1 Get Organized! Place pictures or written labels on low open shelves so that children know exactly where things belong. Store loose manipulatives (wooden beads, laces, play dough cutters) in see-through plastic bins.

2 Establish Rules. For instance: Four children at a table to prevent overcrowding; put the puzzles in the rack when finished; keep sand in the sandbox.

3 Use Clever Containers. Use clean, flat pizza boxes to store felt board pieces and art paper. Try tall, clear, plastic water bottles to hold paint and long brushes at the easel. Hang stretchy woven net bags by the door to hold playground balls.

4 Rotate Materials. Keep shelves uncluttered by putting out a few selected materials at a time. Regularly alternate puzzles, games, and other manipulatives.

5 Recycle It! Discuss with children how to reuse scraps and damaged materials. For example, use construction paper snippets for collages and those loose puzzle pieces as templates that children can trace with markers.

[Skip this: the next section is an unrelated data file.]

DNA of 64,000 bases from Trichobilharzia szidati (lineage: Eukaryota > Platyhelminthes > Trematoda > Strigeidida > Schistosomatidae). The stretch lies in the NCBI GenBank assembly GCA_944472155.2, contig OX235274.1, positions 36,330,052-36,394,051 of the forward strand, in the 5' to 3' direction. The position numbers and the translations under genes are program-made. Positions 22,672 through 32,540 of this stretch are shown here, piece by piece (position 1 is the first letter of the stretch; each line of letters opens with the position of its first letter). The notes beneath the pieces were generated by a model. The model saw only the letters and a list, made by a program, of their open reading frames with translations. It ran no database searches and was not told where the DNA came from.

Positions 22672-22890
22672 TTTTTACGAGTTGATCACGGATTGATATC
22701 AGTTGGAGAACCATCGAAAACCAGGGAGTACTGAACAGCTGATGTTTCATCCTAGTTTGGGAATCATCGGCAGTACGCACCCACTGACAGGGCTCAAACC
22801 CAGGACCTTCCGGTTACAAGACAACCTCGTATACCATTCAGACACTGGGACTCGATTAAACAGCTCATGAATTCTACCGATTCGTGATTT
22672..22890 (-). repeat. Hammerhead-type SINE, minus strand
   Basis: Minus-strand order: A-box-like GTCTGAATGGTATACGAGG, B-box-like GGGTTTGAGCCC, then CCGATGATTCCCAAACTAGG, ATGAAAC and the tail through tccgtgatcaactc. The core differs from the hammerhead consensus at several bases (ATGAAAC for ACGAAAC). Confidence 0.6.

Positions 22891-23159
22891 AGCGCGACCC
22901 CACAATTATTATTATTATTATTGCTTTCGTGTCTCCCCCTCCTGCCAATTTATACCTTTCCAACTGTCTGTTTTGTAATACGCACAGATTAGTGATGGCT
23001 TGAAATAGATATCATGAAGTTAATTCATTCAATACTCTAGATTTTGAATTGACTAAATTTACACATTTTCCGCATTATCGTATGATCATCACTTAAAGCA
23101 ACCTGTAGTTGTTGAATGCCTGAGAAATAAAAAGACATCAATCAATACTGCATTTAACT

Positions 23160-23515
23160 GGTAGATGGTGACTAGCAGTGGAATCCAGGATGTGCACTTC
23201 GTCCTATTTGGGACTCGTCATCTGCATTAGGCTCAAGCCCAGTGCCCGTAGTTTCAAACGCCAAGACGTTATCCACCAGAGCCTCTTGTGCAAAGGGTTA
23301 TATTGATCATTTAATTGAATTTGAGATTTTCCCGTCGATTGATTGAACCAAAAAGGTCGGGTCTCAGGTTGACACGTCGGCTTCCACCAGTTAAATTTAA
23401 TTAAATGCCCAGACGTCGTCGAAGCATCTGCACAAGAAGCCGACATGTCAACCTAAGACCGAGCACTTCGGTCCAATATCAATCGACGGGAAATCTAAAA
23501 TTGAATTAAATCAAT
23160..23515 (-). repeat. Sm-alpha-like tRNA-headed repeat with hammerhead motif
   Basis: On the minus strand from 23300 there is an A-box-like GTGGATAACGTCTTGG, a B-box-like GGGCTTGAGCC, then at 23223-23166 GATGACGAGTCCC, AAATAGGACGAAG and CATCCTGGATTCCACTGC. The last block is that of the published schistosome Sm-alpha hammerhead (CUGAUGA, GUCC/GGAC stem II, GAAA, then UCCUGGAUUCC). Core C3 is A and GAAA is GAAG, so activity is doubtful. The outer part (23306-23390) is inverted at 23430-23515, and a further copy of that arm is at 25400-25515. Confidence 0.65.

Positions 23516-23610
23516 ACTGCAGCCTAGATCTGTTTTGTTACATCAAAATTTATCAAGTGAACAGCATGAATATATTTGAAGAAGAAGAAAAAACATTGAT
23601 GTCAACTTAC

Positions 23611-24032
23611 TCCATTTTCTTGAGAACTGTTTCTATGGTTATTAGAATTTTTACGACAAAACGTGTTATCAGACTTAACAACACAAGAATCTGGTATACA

6 Make It Fun! Add a dose of fun and humor as children care for classroom materials by singing a song about hanging up dramatic-play clothes or inventing simple chants and rhymes that children can use while cleaning up.

7 Talk About It. Verbalize your actions as you care for materials so children can understand your thinking behind them. For example, say, "I'm putting the lids on these paint cups so the paint won't spill on the floor."

8 Share Useful Hints. Discuss cleanup tips such as washing paintbrushes in cool water so as not to loosen the glue holding the bristles to the handle.

9 Have Safety Checks. Take children on a "safety search" around the classroom. Invite them to help you identify objects in need of repair, including wooden blocks or trucks with splinters, cracks, or chips.

10 Plan a Cleanup Party. Give outdoor equipment some loving care-wash the trikes, inflate tired-looking balls, and add new sand to the sandbox.